The U.S. Department of Justice (DoJ) on Wednesday indicted three suspected North Korean hackers for allegedly conspiring to steal and extort over $1.3 billion in cash and cryptocurrencies from financial institutions and businesses.
The three defendants — Jon Chang Hyok, 31; Kim Il, 27; and Park Jin Hyok, 36 — are said to be members of the Reconnaissance General Bureau, a military intelligence division of North Korea, also known as the Lazarus group, Hidden Cobra, or Advanced Persistent Threat 38 (APT 38).
Accusing them of creating and deploying multiple malicious cryptocurrency applications, developing and fraudulently marketing a blockchain platform, the indictment expands on the 2018 charges brought against Park, one of the alleged nation-state hackers previously charged in connection with the 2014 cyberattack on Sony Pictures Entertainment.
A Wide-Ranging Scheme to Commit Cyberattacks and Financial Crimes
"North Korea's operatives, using keyboards rather than guns, stealing digital wallets of cryptocurrency instead of sacks of cash, are the world's leading bank robbers," said Assistant Attorney General John C. Demers of the Justice Department's National Security Division.
"The Department will continue to confront malicious nation state cyber activity with our unique tools and work with our fellow agencies and the family of norms abiding nations to do the same."
The latest indictment is yet another sign of how the Lazarus Group relies on cyber cryptocurrency heists and cybertheft against businesses and critical infrastructure in order to fund a country that's been heavily hit by economic sanctions.
The group, which earned a place in the U.S. government's sanctions list in 2019, has been linked into a wide array of criminal cyber activities, both in the U.S. and abroad, including the destructive WannaCry ransomware outbreak of 2017, the SWIFT attacks on banks and ATM networks to steal more than $1.2 billion, conducting spear-phishing campaigns, and carrying out cryptocurrency thefts amounting to at least $112 million.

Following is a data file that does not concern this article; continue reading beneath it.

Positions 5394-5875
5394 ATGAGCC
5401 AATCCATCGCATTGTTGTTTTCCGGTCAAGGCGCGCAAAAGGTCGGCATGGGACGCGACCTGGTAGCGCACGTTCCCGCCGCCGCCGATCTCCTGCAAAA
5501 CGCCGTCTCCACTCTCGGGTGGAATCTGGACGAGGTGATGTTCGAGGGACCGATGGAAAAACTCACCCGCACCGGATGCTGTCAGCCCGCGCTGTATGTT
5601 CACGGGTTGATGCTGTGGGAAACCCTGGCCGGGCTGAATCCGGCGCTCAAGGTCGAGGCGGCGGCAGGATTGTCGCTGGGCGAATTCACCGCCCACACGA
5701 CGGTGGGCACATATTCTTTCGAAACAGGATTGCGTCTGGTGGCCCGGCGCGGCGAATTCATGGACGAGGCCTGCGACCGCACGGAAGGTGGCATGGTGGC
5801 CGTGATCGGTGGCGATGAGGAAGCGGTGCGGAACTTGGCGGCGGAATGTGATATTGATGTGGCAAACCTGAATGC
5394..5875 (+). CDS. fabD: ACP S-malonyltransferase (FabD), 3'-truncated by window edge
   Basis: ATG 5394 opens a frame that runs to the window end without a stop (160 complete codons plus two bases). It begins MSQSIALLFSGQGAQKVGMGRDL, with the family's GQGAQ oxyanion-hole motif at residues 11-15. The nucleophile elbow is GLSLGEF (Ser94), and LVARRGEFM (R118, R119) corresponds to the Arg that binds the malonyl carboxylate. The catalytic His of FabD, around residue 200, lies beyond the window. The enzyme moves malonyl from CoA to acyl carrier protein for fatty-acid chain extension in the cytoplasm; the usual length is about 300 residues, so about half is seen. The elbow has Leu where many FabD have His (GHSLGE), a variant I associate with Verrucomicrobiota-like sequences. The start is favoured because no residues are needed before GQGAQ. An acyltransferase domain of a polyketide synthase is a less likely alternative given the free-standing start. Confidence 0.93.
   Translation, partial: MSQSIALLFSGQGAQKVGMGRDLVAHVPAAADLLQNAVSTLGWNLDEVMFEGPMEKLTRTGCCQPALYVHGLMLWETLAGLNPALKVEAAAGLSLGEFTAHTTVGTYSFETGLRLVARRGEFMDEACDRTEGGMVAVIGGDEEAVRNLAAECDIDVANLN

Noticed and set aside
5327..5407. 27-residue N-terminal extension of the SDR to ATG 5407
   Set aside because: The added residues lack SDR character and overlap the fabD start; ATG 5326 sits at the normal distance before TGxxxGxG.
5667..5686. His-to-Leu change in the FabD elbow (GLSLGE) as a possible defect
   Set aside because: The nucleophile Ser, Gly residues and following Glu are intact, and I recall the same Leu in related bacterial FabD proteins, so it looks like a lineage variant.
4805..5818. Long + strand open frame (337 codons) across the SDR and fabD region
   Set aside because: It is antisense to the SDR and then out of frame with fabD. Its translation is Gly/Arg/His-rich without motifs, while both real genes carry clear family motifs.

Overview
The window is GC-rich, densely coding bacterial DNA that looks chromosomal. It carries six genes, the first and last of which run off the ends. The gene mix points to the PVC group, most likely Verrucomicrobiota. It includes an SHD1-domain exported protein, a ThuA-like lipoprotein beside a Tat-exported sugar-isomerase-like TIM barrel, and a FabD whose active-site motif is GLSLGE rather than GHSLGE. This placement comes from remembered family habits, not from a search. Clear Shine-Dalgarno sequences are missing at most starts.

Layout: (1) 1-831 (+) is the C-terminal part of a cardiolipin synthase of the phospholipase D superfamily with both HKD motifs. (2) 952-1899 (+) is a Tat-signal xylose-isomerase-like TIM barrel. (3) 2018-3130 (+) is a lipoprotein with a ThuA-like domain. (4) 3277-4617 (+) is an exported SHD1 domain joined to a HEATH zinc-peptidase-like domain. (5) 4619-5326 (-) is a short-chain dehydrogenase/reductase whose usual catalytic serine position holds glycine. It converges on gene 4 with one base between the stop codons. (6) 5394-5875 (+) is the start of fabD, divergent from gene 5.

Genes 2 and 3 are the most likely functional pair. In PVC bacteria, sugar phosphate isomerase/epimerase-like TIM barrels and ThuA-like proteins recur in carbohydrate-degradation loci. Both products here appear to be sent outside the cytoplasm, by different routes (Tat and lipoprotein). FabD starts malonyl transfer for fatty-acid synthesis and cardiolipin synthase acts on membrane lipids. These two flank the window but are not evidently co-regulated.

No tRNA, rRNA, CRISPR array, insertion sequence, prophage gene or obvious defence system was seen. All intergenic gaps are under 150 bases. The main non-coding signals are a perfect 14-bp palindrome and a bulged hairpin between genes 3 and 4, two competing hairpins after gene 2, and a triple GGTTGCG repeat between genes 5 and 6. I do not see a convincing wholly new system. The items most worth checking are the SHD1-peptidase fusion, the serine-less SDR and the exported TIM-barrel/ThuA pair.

Interestingly, the indictment also details the defendants' plans to create their own crypto-token called Marine Chain in 2017-18, which would let users purchase stakes in shipping vessels, but in reality, was a money-making initiative aimed at secretly obtaining funds for the government while evading international sanctions.
"AppleJeus" Backdoor to Steal Cryptocurrency
Also undertaken by the conspiracy is a scheme that involved creating malicious applications that masqueraded as legitimate cryptocurrency trading platforms, only to use them as a backdoor to transfer money to their accounts fraudulently.
Calling the backdoor "AppleJeus," the U.S. Cybersecurity and Infrastructure Security Agency (CISA) said it discovered at least seven different versions of the malware since 2018, with the Lazarus Group banking on a mix of phishing, social networking, and social engineering techniques as initial infection vectors to trick users into downloading it.
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The rogue applications identified by CISA comprises of Ants2Whale, Celas Trade Pro, CoinGo Trade, CryptoNeuro Trader, Dorusio, iCryptoFx, Kupay Wallet, Union Crypto Trader, and WorldBit-Bot.
Energy, finance, government, industry, technology, and telecommunications sectors were the prominent focus of the attacks, the agency detailed, adding AppleJeus targets both Windows and Mac operating systems, echoing a previous August 2018 report from cybersecurity firm Kaspersky.
Canadian-American Citizen Charged for Money Laundering
U.S. prosecutors said the three men were stationed by the North Korean government in other countries such as China and Russia with the goal of furthering the strategic and financial interests of the Kim Jong Un-led regime. The DoJ, however, did not elaborate on whether threat actors from either country collaborated with the North Korean operatives on these attacks.
In a related development, the U.S. Federal Bureau of Investigation (FBI) obtained warrants to seize cryptocurrencies totaling approximately $1.9 million that were allegedly plundered from an unnamed financial services company in New York and held at two cryptocurrency exchanges.
A second case that was also unsealed yesterday concerned a Canadian-American citizen named Ghaleb Alaumary, who pled guilty in a money-laundering scheme and admitted to carrying out ATM "cash-out" operations and a cyber-enabled bank heist orchestrated by North Korean hackers.
Although the individuals are unlikely to be extradited and brought to trial, Jon, Kim, and Park are charged with one count of conspiracy to commit computer fraud and abuse and one count of conspiracy to commit wire fraud and bank fraud. Alaumary has been charged with one count of conspiracy to commit money laundering, which carries a maximum sentence of 20 years in prison.
"The scope of the criminal conduct by the North Korean hackers was extensive and long-running, and the range of crimes they have committed is staggering," said Acting U.S. Attorney Tracy L. Wilkison for the Central District of California. "The conduct detailed in the indictment are the acts of a criminal nation-state that has stopped at nothing to extract revenge and obtain money to prop up its regime."